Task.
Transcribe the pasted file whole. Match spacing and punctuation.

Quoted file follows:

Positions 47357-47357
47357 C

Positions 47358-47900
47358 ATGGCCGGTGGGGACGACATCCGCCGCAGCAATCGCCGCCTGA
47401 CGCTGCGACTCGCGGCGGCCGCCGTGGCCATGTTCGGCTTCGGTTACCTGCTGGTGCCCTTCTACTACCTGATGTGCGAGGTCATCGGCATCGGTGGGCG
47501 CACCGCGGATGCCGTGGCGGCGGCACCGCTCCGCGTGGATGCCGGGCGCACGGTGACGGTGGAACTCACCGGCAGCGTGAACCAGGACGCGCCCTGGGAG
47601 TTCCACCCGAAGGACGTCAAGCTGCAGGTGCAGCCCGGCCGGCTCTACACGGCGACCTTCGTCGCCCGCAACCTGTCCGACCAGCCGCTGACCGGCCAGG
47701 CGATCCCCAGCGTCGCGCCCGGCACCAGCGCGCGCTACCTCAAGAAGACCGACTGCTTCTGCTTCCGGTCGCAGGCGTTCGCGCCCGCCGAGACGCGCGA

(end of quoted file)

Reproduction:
Positions 47357-47357
47357 C

Positions 47358-47900
47358 ATGGCCGGTGGGGACGACATCCGCCGCAGCAATCGCCGCCTGA
47401 CGCTGCGACTCGCGGCGGCCGCCGTGGCCATGTTCGGCTTCGGTTACCTGCTGGTGCCCTTCTACTACCTGATGTGCGAGGTCATCGGCATCGGTGGGCG
47501 CACCGCGGATGCCGTGGCGGCGGCACCGCTCCGCGTGGATGCCGGGCGCACGGTGACGGTGGAACTCACCGGCAGCGTGAACCAGGACGCGCCCTGGGAG
47601 TTCCACCCGAAGGACGTCAAGCTGCAGGTGCAGCCCGGCCGGCTCTACACGGCGACCTTCGTCGCCCGCAACCTGTCCGACCAGCCGCTGACCGGCCAGG
47701 CGATCCCCAGCGTCGCGCCCGGCACCAGCGCGCGCTACCTCAAGAAGACCGACTGCTTCTGCTTCCGGTCGCAGGCGTTCGCGCCCGCCGAGACGCGCGA